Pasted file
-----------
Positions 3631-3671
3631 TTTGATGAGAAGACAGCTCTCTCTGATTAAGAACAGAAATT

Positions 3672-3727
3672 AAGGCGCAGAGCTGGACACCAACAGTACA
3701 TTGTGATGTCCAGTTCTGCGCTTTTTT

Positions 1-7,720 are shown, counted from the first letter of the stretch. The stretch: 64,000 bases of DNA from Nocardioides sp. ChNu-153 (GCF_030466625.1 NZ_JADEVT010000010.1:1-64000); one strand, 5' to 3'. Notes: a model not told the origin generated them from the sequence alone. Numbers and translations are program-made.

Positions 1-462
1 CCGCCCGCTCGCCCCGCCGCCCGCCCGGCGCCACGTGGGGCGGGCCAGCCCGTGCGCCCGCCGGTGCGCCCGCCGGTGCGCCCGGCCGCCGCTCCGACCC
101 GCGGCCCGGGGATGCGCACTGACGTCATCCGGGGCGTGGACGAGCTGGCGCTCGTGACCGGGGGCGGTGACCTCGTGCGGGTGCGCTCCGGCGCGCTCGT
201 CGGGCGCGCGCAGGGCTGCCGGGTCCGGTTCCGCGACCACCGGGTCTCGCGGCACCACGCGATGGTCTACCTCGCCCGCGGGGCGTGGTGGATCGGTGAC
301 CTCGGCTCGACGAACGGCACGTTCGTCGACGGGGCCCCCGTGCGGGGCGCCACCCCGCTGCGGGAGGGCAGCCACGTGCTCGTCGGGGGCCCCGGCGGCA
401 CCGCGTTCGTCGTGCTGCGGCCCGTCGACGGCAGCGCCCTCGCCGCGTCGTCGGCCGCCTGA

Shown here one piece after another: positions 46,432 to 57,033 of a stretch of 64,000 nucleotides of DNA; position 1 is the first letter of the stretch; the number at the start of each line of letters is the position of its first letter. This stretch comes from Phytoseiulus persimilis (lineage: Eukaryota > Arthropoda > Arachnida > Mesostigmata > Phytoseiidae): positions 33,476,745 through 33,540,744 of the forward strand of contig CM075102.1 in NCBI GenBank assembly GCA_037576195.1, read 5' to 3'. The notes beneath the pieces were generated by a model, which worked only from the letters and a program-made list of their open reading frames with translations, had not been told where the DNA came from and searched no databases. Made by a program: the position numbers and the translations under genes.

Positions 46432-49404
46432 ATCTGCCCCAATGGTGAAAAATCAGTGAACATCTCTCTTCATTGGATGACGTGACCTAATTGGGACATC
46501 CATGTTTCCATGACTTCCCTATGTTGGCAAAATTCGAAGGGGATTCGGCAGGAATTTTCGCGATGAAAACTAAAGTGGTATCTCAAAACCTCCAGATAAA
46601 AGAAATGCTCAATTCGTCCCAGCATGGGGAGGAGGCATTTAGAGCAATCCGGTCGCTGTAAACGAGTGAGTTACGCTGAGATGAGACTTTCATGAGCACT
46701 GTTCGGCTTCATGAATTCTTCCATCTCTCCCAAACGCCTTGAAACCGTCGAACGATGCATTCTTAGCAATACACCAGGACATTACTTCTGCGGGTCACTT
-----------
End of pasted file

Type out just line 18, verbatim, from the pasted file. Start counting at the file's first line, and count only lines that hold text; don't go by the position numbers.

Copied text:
46701 GTTCGGCTTCATGAATTCTTCCATCTCTCCCAAACGCCTTGAAACCGTCGAACGATGCATTCTTAGCAATACACCAGGACATTACTTCTGCGGGTCACTT